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Biological Energy - What's in the News?

Humans' Effect on the Environment
Inference vs. Evidence

Imagine that you were visiting your great-grandma's house. While exploring it, you found an old black and white photograph like the one here. Notice that it appears to be an old home that collapsed with a large tree sticking out of the window. How do you think it happened?

  1. What might have caused the home to look this way?
  2. Could a natural disaster have occurred?
  3. Could this have been caused by a tornado, a hurricane, a landslide or was it due to some other event?

You might only have the information in the photo to help you decide. In making your decision you are using a process called inference. To infer is come to a conclusion using only the information that is available. You may use some life experience to help you. In this example, the color of the photo and the debris in the picture are clues.

Later, you discover the truth about the photograph! The picture of the home in your grandma’s house was actually taken in 1889 when a dam burst and destroyed the home with debris from a nearby forest. When the dam collapsed, a wall of water full of debris, including the tree that pierced the home, flooded the town. Did you infer that this is what had happened? You may not have thought of this, although your guess may have been close. Having direct evidence would have made your decision much easier. Evidence is something that furnishes direct proof of an event. Witnessing the event yourself would even be better.

Because we are not witnesses to every event that happens, we must rely on the recollection and observations of others. Often this comes from written reports. When reading a written event such as a newspaper or magazine article you should think about the accuracy of the report. This is important. Generally the more inference it takes to reach a conclusion the less likely the conclusion will be accurate. The more direct evidence a person has the more likely a conclusion is to be true.

When reading a newspaper or magazine article about science events think about how much direct evidence there is. If the author actually witnessed the event their account is more likely to be accurate. Remember, the more inference required to reach a conclusion the less likely the inference is true.

Read the following fictitious newspaper article about the environment and look for direct evidence that supports the statements that are made.

Humans are Altering Earth’s Environment
by John Newsworthy

WASHINGTON — Today, climatologists raised the public’s awareness of the greenhouse effect by saying that we depend on the greenhouse effect to keep our world temperatures at normal levels. The greenhouse effect is explained as Earth’s atmosphere trapping heat energy from moving out of the atmosphere. This keeps Earth’s surface warm.

Climatologists demonstrated this using a plant greenhouse to model the process. Our atmosphere acts like a plant greenhouse. Light comes into the greenhouse, but much of the resulting heat is trapped. Without the greenhouse effect the temperature of planet Earth would be much colder.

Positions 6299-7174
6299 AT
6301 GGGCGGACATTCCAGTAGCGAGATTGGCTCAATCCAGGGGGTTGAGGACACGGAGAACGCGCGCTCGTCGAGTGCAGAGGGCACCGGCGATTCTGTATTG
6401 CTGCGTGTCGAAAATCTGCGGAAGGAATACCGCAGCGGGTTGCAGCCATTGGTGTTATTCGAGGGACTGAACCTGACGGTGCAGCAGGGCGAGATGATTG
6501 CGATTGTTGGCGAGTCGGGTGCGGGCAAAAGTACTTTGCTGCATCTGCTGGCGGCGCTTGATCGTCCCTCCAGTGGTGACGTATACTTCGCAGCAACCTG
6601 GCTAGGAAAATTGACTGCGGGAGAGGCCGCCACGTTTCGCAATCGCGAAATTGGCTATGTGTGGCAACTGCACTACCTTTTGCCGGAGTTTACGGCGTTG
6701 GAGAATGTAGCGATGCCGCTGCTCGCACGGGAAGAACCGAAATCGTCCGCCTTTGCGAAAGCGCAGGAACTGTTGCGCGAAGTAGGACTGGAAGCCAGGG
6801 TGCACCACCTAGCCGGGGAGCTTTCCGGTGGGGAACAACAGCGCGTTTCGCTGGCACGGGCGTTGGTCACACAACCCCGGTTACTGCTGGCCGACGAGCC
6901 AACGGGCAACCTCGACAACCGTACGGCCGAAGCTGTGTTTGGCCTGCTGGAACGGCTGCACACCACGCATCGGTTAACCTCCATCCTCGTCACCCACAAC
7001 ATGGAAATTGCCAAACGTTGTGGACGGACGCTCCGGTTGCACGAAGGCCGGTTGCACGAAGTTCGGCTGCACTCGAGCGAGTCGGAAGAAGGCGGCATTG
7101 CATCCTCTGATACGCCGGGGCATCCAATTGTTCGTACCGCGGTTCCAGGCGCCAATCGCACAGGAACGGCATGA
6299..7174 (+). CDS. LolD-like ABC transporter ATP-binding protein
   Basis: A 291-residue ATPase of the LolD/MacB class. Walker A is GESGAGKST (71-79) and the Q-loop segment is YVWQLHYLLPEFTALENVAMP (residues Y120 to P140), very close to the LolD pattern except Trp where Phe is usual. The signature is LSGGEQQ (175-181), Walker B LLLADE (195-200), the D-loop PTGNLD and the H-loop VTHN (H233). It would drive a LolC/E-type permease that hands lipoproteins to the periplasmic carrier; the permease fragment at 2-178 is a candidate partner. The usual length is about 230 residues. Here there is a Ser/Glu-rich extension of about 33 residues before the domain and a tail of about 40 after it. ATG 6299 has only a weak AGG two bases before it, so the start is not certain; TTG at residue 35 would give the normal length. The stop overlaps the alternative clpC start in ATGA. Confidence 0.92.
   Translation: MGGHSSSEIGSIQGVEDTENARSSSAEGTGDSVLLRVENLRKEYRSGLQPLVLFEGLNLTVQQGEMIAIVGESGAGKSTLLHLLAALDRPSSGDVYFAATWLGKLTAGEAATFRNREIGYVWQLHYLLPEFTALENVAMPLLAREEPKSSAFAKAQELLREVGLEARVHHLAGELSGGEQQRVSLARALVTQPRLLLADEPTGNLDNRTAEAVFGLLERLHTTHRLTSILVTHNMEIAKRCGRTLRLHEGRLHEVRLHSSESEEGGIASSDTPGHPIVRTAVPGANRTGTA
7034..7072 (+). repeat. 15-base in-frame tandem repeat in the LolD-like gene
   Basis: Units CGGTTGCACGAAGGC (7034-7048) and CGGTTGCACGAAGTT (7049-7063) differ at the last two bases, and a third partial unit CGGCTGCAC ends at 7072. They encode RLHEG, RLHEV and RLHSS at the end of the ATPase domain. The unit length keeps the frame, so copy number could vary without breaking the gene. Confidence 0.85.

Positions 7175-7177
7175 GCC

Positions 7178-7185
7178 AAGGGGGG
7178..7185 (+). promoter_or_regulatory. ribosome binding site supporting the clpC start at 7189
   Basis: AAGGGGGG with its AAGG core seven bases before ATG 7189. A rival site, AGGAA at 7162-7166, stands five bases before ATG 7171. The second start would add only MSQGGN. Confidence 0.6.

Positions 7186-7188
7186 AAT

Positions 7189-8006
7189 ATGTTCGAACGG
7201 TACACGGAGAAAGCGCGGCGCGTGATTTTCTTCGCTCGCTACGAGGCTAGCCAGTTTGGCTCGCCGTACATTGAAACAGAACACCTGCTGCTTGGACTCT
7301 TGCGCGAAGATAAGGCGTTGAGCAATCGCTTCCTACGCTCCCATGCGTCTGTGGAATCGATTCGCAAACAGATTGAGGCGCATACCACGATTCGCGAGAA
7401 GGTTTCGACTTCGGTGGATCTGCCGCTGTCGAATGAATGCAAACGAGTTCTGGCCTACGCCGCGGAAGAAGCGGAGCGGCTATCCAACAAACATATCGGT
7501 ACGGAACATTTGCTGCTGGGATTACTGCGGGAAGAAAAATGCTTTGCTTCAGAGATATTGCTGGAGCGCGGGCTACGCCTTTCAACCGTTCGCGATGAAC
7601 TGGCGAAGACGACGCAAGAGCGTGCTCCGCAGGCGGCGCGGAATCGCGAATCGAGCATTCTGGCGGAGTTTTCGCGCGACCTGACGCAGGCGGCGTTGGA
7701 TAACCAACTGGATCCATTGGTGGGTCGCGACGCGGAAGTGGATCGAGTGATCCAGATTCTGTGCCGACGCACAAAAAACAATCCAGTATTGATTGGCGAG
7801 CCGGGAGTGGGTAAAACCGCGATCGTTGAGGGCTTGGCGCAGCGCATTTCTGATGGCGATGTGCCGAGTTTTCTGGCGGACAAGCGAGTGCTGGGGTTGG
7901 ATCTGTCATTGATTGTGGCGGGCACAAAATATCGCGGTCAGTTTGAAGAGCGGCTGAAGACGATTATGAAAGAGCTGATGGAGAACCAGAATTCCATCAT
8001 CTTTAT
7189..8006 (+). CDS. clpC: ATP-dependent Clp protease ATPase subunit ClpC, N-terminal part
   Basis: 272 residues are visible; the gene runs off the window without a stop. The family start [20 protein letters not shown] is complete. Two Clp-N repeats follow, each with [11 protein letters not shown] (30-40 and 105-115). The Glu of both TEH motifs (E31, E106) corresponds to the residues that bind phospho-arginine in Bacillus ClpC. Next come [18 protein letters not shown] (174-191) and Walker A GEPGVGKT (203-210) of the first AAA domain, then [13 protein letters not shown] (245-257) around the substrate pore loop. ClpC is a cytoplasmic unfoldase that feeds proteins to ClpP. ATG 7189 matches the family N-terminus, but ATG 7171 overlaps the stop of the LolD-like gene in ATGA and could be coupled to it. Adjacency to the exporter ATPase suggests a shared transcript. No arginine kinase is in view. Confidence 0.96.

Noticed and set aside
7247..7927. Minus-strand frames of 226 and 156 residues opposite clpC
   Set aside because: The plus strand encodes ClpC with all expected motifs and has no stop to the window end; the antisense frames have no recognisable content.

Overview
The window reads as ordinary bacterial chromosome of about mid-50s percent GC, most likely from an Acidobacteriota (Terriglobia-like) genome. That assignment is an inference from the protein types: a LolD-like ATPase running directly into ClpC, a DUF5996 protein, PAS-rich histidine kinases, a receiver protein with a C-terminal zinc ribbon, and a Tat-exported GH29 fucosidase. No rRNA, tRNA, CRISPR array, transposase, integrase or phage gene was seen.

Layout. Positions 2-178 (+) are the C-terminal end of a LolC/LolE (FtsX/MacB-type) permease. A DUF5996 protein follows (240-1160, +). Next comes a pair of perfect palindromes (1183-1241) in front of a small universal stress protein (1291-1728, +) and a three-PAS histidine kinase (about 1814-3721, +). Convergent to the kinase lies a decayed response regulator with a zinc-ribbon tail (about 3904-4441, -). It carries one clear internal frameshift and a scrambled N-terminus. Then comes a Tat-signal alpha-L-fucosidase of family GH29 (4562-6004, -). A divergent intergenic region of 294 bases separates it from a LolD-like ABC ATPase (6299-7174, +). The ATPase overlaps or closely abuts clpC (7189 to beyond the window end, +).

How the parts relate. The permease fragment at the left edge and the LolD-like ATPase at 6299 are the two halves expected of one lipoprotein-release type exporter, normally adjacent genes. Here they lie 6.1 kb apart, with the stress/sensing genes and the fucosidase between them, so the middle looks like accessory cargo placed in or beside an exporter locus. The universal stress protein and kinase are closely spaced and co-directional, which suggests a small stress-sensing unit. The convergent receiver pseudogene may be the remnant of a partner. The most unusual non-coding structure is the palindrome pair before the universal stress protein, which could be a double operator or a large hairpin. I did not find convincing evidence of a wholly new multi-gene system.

Some scientists fear that the greenhouse effect could cause temperatures to rise too high as certain gases in the environment increase. One reason that this happens is that we are burning more and more fossil fuels, like gasoline. Carbon dioxide is the main atmospheric gas that has scientists worried. Carbon dioxide is released as fossil fuels are burned.

During this century, the amount of carbon dioxide in Earth’s atmosphere has increased by 20%. Our industrial society has also increased the release of methane and nitrous oxide. These are also greenhouse gases. If these gases continue to increase at their current rate, the planet could warm by 5 degrees Celsius over the next twenty years.

An increase in the greenhouse effect results in a process called global warming. Global warming could cause severe damage to Earth’s environment. The effects of global warming include ice melting in polar climates, hotter days and loss of crops and plants. Disease could thrive in a warmer environment. Human death rates may increase due to disease. People may be forced to move to different climates. Animals may not be able to survive. Some animals require a certain temperature for eggs to hatch or water temperatures that are more moderate to ensure their survival.

Most scientists agree that we should try to reduce greenhouse gases. Doing this could minimize the problems of global warming. Reducing carbon dioxide from cars and factories and conserving energy would help. We should conduct more research to provide scientists and citizens' better answers.

Analysis:

  1. What statements in the article are inference only?
    • List five examples of inferences in the article
  2. Which statements in the article are supported by evidence?
    • List five statements in the article that are backed by evidence.

Extension:
Find a newspaper or magazine articles about the effects of humans on the environment. Bring one article that relies heavily on inference for conclusions and one article that provides more actual evidence. Share your article with friends, family, or your science teacher.

utah state board of education This Sci-ber Text was developed by the Utah State Board of Education and Utah educators.